Failing to use the right tools
Sure, you’ve used Facebook or Twitter personally before. Enter a status, hit send, engage with your friends. That’s fine for a person just looking to have fun, but this is business.
Multi-platform social media dashboards are the go-to tool for the serious social media marketing plans that you’re working on. They will all have powerful analytics and data tracking features that will help you figure out if your marketing tactics are working or not. My favorite social media dashboard tools are:
- Sprout Social
You need to use tools like these to see the nuances of your social marketing. It’s like trying to play baseball without a glove: You can still catch a ball, but wouldn’t you rather have some help?
Neglecting your social proof
Many brands out there have no idea what social proof is, or how to use it. Your brand’s social proof is the number of followers, and the amount of quality engagement, you’re getting. This can be:
- Your number of subscribers on YouTube
- How many retweets a viral message of yours has on Twitter
- The number of repins your post has on Pinterest
- one other
Having more of each of these important numbers will positively influence the decisions of your fans to also share, subscribe, repin, etc. This is why people come to use for our Twitter follower service, to buy YouTube subscribers from us, or purchase Pinterest likes and repins. These brands know that social proof is real, they have clearly seen what more social proof can do for their real marketing goals, and they want help on having more right now.
Trying too hard to be everyone and everything
There are six major social media marketing platforms to choose from. Do you have the time, the skill, and the right attitude for each platform? Unless you’re suffering from multiple personality disorder, that is like a ‘No.’
If you can hire on more than one social marketer that can grow an understanding of your audience on each platform, by all means do so. But trying to task one person with any more than three platforms will be a waste of time. Focus on three at most and don’t stretch yourself too thin.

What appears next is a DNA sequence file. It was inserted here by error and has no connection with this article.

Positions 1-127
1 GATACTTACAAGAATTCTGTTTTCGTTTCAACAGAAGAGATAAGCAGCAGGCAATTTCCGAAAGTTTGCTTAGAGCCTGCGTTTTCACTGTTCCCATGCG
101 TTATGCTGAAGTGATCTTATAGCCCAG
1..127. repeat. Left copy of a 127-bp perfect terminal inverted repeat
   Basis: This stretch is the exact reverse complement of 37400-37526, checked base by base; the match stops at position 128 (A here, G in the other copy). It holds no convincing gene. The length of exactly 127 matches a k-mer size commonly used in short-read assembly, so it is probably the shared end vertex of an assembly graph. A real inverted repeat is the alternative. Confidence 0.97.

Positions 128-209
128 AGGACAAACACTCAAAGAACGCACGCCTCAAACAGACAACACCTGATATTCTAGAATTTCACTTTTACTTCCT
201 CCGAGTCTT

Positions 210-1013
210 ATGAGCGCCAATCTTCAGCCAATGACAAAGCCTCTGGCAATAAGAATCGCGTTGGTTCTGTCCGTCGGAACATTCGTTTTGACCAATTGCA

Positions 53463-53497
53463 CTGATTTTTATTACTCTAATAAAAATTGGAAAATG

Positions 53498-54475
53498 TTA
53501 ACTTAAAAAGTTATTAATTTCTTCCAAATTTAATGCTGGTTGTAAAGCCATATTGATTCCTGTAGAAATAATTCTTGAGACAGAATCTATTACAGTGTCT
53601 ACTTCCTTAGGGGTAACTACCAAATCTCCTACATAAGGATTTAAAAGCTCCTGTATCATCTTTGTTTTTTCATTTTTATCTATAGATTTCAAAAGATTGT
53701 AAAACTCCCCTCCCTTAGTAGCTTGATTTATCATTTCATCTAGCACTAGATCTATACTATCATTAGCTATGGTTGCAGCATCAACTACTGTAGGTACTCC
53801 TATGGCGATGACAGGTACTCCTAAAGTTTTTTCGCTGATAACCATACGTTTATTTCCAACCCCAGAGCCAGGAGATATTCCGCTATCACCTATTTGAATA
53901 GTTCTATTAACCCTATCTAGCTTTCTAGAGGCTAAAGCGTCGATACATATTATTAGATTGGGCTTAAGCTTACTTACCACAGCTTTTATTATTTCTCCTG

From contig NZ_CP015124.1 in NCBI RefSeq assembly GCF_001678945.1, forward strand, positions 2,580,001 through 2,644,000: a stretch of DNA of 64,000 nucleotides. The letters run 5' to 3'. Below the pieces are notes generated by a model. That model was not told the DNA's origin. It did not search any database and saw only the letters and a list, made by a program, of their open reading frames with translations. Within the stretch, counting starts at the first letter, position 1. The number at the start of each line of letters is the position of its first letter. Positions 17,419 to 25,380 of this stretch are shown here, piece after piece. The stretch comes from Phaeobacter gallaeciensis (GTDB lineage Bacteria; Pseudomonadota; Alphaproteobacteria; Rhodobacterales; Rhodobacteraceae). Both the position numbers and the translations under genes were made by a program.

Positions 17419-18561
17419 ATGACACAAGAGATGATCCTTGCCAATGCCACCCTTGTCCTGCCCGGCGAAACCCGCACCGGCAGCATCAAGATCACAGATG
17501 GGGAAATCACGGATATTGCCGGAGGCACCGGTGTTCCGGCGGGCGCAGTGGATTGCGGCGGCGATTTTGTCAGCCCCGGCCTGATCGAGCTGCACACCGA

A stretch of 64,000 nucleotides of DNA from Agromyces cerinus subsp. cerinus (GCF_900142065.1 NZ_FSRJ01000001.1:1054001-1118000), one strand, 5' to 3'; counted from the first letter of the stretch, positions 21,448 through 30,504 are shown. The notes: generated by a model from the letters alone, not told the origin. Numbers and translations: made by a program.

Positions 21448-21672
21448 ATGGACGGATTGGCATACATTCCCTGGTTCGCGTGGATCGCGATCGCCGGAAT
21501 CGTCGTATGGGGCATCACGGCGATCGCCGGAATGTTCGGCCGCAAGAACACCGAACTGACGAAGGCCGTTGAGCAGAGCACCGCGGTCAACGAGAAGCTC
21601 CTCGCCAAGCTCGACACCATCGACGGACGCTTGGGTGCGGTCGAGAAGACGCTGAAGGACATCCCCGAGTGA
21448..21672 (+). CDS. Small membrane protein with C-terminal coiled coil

Spreading your brand message too thin
There’s only so much information that your fans can take in and remember. On social media, you can usually only focus on one brand message at a time. This could be:
- Pushing an upcoming product release.
- Hyping your big end of season sale.
- Keeping your brand slogan on people’s mind.
- Growing anticipation for an event.
Remember that Nike told us to ‘Just Do It’ and we just did it. The simpler you keep your messaging, the easier it is for fans to remember.
Nike did this again back in May and June with a #justdoit hashtag part of a one sentence response to random fans:
They sent out dozens of messages exactly like this over a roughly two week period. Now that’s focusing on a brand message!
Failing to engage with your community
The entire point of social media is being social. Your followers didn’t join social media because they could wait for a brand to market to them. They joined to speak with their friends and family.
Your brand can become an honorary member of that group by being a bit more human and engaging with fans in conversations. If they ask you a question, you had better answer. If someone has something interesting to say, let them know what you think. And if someone has a valid complaint you had better give them some of your time. Read this article for more on community building for Pinterest. The strategies can apply across multiple platforms.
Social media marketing plans which add in time for community engagement are the most effective plans there are. Social media marketing is social first, media second, and marketing last for a reason.
Feature image via My Life Graphic / Shutterstock